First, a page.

Question 2

How does your magazine represent particular social groups?

Indie Music

Indie music is actually a sub-genre derived from 'Alternative music'. It has many other close families of genres such as Indie Pop, Indie Folk, Twee Pop and many more...

My Magazine

My magazine represents the social group, Indie Rock people, as bold and unique.

The photos throughout my magazine portray indie people as quite young, however in future issues there would be articles on the more older indie musicians.

Here is an interview I found on the 'UK Tribes' website about being an 'Alternative Youth'.

The photos I chose for my magazine were taken with the genre, Indie Rock, in mind. Therefore they are different to photos you would see in Pop or Fashion magazines.

The use of the guitar in two of my photos shows that the Indie Rock social group are musical and creative.

I used a photo of 'Heather Rose' who is a 'celebrity' in the Indie Rock music industry so any fans of her would see her on the front cover and want to buy it.

The language used in my magazine is quite chatty which portrays that the Indie Rock social group are talkative and friendly.

I interviewed a 'celebrity' in the Indie Rock music industry, so people who are a fan of her would be attracted to the magazine so that they could read about her latest updates.

The Indie Rock audience is most interested in keeping up to date with bands, so my interview is a great way to attract their attention.


What you wear is important to the indie community. From the double page spread photo you can see I am wearing a non-label parker coat. They are quite popular with the indie genre.

I am also wearing a simple t-shirt and black skinny jeans which are popular with indie culture.

There is an article on fashion on my contents page; it would be a regular feature in my magazine.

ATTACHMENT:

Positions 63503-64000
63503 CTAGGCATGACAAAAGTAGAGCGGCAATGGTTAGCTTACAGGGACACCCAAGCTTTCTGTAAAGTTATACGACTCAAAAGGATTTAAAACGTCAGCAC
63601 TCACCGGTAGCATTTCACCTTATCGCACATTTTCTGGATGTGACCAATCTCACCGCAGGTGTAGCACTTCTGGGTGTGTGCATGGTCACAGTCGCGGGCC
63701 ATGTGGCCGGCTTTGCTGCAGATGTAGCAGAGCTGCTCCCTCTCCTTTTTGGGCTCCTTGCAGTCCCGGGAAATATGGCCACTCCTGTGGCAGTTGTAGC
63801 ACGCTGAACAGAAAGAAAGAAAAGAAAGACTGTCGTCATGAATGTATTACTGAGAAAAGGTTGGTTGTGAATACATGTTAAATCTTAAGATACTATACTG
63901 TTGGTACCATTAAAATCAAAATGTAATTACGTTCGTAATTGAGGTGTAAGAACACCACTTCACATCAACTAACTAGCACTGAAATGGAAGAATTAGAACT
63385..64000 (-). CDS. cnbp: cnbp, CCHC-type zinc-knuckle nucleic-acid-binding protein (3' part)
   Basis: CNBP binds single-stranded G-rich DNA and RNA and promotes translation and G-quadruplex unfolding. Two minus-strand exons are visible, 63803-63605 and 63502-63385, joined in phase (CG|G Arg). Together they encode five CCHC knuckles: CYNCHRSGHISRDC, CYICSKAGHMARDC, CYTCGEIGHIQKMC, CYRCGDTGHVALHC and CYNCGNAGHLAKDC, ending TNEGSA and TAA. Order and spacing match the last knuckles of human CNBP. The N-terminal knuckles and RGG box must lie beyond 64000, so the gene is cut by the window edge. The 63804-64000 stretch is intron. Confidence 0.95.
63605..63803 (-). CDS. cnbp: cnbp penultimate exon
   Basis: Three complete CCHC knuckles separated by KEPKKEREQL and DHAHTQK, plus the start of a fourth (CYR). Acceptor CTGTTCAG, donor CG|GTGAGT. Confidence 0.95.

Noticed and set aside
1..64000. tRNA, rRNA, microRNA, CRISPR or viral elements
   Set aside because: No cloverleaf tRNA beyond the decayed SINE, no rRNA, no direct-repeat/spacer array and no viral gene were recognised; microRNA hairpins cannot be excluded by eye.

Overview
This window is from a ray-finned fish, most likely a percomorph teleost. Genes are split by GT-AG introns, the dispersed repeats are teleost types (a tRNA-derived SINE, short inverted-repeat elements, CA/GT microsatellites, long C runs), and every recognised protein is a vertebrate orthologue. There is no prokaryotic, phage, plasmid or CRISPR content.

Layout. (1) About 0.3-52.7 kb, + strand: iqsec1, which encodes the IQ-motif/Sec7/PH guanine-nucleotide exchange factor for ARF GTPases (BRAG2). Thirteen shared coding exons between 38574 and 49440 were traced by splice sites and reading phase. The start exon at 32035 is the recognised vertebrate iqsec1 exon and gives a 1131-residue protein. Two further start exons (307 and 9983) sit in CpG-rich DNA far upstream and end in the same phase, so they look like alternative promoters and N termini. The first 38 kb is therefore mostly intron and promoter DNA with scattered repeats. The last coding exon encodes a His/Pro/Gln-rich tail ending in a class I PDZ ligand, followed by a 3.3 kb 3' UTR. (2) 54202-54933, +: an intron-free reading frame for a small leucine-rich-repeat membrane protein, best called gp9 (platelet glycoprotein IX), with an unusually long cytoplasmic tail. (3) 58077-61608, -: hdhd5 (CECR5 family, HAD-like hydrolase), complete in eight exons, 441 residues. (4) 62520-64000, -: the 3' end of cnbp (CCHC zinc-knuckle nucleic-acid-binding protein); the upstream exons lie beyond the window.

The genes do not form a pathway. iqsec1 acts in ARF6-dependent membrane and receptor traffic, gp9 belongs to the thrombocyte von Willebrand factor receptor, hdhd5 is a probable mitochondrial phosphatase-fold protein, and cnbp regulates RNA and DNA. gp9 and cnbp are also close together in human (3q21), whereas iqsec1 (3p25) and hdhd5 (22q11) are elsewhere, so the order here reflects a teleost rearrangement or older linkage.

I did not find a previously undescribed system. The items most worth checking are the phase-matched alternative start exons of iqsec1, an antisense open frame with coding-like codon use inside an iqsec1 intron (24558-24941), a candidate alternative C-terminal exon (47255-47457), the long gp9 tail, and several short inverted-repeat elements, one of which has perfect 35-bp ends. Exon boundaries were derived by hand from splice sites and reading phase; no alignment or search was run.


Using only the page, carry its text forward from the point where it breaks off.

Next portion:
Indie people want to look as though they don't really care what they are wearing; it is about being comfortable and cosy. They tent not to buy expensive clothes and labels and prefer to buy from less known brands and even thrift stores.

History of Indie Rock

Origins: 1980's

In the mid-1980s, the term "indie" began to be used to describe the music produced on post-punk labels rather than the labels themselves. The indie rock scene in the US was prefigured by the college rock that dominated college radio playlists, which included key bands like R.E.M. from the US and The Smiths from the UK.

Development: 1990's

The 1990s brought major changes to the alternative rock scene. Grunge bands such as Nirvana, Pearl Jam, Soundgarden, Hole, and Alice in Chains broke into the mainstream, achieving commercial chart success and widespread exposure. Punk revival bands like Green Day and The Offspring also became popular and were grouped under the "alternative" umbrella. Similarly, in the United Kingdom Britpop saw bands like Blur and Oasis emerge into the mainstream, abandoning the regional, small-scale and political elements of the 1980s indie scene.

As a result of alternative rock bands moving into the mainstream, the term "alternative" lost its original counter-cultural meaning and began to refer to the new, commercially lighter form of music that was now achieving mainstream success.

Indie rock is a genre of alternative rock that originated in the United Kingdom in the 1980s. Indie rock was extremely diverse, with subgenres that include indie pop, jangle pop, and lo-fi, among others. Originally used to describe record labels, the term became associated with the music they produced and was initially used interchangeably with alternative rock. As grunge and punk revival bands in the US, and then Britpopbands in the UK, broke into the mainstream in the 1990s, it came to be used to identify those acts that retained an outsider and underground perspective. In the 2000s, as a result of changes in the music industry and the growing importance of the Internet, a number of indie rock acts began to enjoy commercial success, leading to questions about its meaningfulness as a term.